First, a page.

The Belkin Play Max Wireless Router has been added to the Router and Wireless Charts.
The Play Max is the top of the line of Belkin’s revamped "app" based wireless N routers. The new approach is described in this news item.
The Play Max is a Broadcom-based dual-radio design using a BCM4718 Intensi-fi XLR 802.11n Simultaneous Dual-Band (2.4/5 GHz) Router SoC Wireless Network Processor, which includes the processor, BB/MAC and radios. The radio in this device appears to be used for the 2.4 GHz radio only, while a Broadcom BCM43224 Integrated 802.11a/b/g/n is used for the 5 GHz radio.
Belkin Play Max board
A Broadcom BCM53115 switch provides the Gigabit WAN and LAN ports without jumbo frame support and 64 MB of RAM and 8 MB of flash round out the design.
The Play Max also has two USB 2.0 ports that can share a printer and have a USB drive attached. The attached drive can be used with the Vuze BitTorrent download app, for general networked file storage and apps for UPnP / DLNA media serving and client backup via a bundled client.
All apps are provided in Windows and Mac OS forms and must be installed on a networked computer. There is also uplink-only four-level priority-based QoS. WDS bridging / repeating is not supported.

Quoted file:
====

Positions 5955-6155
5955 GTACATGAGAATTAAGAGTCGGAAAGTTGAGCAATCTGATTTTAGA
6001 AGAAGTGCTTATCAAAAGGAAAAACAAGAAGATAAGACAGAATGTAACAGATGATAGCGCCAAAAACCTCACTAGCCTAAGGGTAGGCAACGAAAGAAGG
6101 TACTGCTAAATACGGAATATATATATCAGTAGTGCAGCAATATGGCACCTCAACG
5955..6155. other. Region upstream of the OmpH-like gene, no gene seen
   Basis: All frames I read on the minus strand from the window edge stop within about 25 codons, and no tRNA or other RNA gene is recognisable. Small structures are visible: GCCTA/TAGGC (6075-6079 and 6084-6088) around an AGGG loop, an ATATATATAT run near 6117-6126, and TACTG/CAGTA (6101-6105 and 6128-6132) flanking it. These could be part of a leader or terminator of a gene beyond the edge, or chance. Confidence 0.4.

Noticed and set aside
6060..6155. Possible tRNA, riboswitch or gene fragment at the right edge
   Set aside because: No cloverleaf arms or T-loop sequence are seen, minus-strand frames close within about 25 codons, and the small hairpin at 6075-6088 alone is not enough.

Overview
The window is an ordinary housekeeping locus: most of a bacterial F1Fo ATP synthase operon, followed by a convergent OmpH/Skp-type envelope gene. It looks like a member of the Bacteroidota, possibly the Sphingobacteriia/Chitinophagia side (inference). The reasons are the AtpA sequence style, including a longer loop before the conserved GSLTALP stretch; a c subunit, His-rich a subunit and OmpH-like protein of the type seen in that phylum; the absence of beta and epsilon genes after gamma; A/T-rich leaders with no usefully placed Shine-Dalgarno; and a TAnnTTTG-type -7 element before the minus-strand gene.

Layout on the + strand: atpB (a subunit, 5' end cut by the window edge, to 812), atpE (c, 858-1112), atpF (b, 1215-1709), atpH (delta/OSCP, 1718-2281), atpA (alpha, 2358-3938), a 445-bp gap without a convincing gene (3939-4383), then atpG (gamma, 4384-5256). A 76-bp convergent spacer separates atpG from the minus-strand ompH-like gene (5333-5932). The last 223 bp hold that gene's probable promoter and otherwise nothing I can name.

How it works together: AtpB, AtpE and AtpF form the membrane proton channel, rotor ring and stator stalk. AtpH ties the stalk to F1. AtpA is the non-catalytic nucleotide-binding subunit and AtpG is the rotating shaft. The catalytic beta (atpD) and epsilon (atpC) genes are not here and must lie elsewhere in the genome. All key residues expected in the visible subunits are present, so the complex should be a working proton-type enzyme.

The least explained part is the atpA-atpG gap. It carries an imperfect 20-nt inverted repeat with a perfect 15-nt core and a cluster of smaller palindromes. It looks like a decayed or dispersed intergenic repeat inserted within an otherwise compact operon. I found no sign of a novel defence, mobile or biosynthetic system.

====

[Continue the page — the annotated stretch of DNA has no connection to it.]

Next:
Routing throughput measured 84 Mbps WAN to LAN, 90 Mbps LAN to WAN and 88 Mbps with both directions running simultaneously. Our new Maximum Simultaneous Connection test came in at 8,170, a bit lower than Cisco’s new Valet M10 router.
Wireless performance is a mixed bag. It didn’t produce the highest speeds in either the 2.4 or 5 GHz band that we’ve seen using a single direction test, with a best-case 89.9 Mbps @ Location A in the 2.4 GHz band w/ 20 MHz bandwidth mode. 5 GHz performance was good, but not exceptional, and joined our failed-to-reach-test-Locations-E-and-F club.
Belkin Play Max Wireless Throughput – 2.4 GHz, 20 MHz B/W downlink
One issue that could be holding the router back in the Wireless charts was the tendency of its link rate to get stuck at higher link rates in weaker signal locations, which produced lower throughput. For a few tests, we had to disconnect and re-associate the client and router in order to get better throughput.
On the plus side, however, we found that running simultaneous up and downlink tests produced 120 Mbps of total throughput (Location A, 2.4 GHz, 40 MHz B/W), indicating more bandwidth available to share with multiple clients.
File transfer speed to the shared USB drive using our Vista SP1 file copy test produced speeds of only around 3.5 MB/s for write and just shy of 4 MB/s for read, using both FAT and NTFS-formatted drives.